important things.  Publicize it in your library and with your students.
Don't focus on what you can't do- focus on what you can.


6.  Finally, I've learned to be careful about when to push issues and when
to let them be for awhile.  I still have many many things I want to change.
But I'm saving some for next year.  Be a constant presence in the
admistration's ear, but don't be a pest.  Same with teachers.  Show them how
you can make their workload light.  Don't tell them you can "help them."
Many don't want or think they don't need help.  But tell them you can make
their workload lighter by co-planning lessons, finding materials, etc.
Also, build relationships with other private school librarians in your area.




>  This is not just a rant (I have had others prior to this) but I am
perplexed. This is my first year in a private school library. It is just
that priorities seem to be so different.



The difference in priorities is just one of the differences between public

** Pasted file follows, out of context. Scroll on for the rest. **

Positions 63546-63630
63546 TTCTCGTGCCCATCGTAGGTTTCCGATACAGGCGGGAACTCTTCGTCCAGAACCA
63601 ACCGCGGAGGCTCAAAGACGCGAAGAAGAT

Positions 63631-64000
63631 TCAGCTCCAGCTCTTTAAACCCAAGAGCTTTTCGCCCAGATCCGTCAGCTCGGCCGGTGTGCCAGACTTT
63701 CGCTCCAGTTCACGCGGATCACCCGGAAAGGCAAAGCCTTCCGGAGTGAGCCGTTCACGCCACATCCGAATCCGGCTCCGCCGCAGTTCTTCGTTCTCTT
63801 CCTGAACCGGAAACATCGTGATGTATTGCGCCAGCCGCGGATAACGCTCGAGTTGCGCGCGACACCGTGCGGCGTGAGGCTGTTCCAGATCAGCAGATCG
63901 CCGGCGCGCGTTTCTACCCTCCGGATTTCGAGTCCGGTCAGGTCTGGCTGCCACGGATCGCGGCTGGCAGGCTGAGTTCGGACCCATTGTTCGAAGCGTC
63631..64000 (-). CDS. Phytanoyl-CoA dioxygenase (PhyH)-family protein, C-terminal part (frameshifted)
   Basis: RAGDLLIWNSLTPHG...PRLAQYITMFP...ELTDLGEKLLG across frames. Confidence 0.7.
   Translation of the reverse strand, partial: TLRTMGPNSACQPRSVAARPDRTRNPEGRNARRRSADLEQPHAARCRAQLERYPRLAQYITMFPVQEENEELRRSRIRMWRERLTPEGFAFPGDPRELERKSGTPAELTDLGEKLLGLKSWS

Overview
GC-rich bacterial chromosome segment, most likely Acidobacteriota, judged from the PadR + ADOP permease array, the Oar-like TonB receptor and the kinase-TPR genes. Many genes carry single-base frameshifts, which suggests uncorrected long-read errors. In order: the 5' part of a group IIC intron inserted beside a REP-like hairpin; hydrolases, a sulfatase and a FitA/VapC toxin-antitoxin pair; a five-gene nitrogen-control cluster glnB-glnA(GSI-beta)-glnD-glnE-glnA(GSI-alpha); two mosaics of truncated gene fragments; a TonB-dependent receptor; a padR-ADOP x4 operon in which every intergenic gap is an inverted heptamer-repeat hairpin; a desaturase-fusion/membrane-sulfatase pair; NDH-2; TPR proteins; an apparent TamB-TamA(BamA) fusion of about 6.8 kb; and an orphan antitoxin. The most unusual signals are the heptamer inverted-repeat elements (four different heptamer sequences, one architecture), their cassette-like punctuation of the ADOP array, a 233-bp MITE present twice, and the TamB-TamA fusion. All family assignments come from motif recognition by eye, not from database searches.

and private schools. Unfortunately, the differences aren't always apparent
to the general public.


> I was brought in with a goal to automate the catalog, weed thousands of
books sitting on boxes to make the library looklike one, and i keep meeting
resistance now- I need to be able to do library tasks, but they do not
understand that I need an aide at times. OK, not just the fact that I have a
cane and am recovering from a broken ankle right now, I still need help
shelving and weeding and all those library things that people do not think
we do. OK, this is turning into a rant. 


>  Maybe I have my goals set too high and we do not have the financial base
to have all that neighboring private school libraries have, but honestly- we
aren't even mentioned on the web page. It isn't considered a marketable tool
- ???




Public school people think that private schools are awash in money and
select only the top students from all the applicants. The truth is that
private schools have to scramble for every dollar, and usually have to take
any warm body that comes through the door.




>  The headmaster has plans to move this to another space, but he showed me